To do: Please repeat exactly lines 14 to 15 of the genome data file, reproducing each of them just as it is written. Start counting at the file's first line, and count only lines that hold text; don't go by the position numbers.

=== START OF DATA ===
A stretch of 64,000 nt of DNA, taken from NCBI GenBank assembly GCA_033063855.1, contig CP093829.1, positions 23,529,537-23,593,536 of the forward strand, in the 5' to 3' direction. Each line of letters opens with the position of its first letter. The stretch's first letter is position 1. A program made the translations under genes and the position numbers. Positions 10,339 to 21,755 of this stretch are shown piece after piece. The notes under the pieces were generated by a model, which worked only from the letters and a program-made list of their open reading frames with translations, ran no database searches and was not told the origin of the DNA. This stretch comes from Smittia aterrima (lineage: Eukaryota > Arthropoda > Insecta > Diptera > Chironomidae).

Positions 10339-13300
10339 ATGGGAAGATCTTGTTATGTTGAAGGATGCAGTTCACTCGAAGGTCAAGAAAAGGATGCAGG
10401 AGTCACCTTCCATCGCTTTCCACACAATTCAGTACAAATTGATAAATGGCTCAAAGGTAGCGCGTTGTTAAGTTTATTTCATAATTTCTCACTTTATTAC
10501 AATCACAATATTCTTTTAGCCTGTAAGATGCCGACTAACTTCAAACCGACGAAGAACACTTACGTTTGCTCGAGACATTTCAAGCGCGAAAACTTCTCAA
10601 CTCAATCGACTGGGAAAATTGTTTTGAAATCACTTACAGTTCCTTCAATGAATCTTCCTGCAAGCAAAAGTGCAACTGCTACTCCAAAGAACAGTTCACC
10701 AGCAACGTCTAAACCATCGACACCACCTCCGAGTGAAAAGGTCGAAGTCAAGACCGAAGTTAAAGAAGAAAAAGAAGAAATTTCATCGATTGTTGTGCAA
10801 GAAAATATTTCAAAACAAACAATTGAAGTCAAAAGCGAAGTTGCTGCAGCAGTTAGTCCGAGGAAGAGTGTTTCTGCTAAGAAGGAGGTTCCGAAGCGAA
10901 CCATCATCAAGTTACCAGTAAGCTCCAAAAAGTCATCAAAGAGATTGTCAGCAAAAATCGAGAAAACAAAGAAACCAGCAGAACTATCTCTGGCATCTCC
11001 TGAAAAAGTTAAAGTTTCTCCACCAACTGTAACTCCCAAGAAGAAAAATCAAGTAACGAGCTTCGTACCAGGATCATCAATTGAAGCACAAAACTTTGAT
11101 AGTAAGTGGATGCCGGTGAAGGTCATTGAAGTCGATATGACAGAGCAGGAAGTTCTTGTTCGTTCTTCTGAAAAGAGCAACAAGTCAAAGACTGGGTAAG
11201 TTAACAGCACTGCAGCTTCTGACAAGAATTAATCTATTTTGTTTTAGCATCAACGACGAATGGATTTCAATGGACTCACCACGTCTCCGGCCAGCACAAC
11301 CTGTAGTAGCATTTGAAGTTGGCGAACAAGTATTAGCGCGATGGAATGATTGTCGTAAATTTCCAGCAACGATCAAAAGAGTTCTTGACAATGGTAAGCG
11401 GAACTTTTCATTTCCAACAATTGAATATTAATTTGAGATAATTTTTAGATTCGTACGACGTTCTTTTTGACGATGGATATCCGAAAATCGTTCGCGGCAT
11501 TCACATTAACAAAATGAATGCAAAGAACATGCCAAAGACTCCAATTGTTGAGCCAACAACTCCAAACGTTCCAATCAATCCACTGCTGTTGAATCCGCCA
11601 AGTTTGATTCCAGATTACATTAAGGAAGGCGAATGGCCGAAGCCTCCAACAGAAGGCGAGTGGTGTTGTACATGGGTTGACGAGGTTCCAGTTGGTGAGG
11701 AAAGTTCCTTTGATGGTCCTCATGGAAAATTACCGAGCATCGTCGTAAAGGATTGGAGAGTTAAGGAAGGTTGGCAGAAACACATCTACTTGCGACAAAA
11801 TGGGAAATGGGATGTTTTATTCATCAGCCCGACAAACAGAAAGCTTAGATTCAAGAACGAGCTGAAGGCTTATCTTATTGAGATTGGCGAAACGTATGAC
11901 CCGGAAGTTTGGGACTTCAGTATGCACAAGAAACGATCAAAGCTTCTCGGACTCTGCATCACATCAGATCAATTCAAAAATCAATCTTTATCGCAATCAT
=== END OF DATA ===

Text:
11401 GAACTTTTCATTTCCAACAATTGAATATTAATTTGAGATAATTTTTAGATTCGTACGACGTTCTTTTTGACGATGGATATCCGAAAATCGTTCGCGGCAT
11501 TCACATTAACAAAATGAATGCAAAGAACATGCCAAAGACTCCAATTGTTGAGCCAACAACTCCAAACGTTCCAATCAATCCACTGCTGTTGAATCCGCCA